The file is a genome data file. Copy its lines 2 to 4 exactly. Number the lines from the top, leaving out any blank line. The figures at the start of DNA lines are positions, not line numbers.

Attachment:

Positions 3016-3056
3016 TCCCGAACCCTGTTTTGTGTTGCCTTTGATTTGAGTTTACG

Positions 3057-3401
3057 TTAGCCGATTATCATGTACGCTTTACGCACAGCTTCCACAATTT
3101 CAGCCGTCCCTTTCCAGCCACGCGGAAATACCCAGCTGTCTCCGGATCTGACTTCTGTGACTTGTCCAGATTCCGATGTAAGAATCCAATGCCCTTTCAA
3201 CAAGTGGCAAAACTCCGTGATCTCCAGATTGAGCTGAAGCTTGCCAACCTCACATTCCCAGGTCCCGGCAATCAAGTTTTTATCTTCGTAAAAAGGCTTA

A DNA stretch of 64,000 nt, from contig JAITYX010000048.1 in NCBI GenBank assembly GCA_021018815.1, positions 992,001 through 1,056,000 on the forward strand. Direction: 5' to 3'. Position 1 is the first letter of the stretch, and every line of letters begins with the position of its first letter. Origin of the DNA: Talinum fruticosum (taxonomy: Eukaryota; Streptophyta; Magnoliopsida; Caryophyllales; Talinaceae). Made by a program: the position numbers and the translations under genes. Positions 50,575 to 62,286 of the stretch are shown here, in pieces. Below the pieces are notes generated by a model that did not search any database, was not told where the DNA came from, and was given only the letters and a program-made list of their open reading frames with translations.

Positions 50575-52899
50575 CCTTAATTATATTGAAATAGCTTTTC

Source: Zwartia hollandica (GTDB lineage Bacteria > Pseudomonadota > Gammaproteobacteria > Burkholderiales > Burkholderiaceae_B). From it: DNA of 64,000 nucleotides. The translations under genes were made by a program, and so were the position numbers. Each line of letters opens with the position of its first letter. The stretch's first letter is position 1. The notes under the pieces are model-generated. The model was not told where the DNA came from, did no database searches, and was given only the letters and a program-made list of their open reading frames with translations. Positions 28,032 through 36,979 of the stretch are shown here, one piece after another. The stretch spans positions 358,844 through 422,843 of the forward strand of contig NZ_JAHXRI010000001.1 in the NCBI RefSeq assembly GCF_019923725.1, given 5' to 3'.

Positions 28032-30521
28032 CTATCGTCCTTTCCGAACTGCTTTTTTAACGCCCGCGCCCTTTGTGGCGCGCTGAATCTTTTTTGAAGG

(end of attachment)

3016 TCCCGAACCCTGTTTTGTGTTGCCTTTGATTTGAGTTTACG

Positions 3057-3401
3057 TTAGCCGATTATCATGTACGCTTTACGCACAGCTTCCACAATTT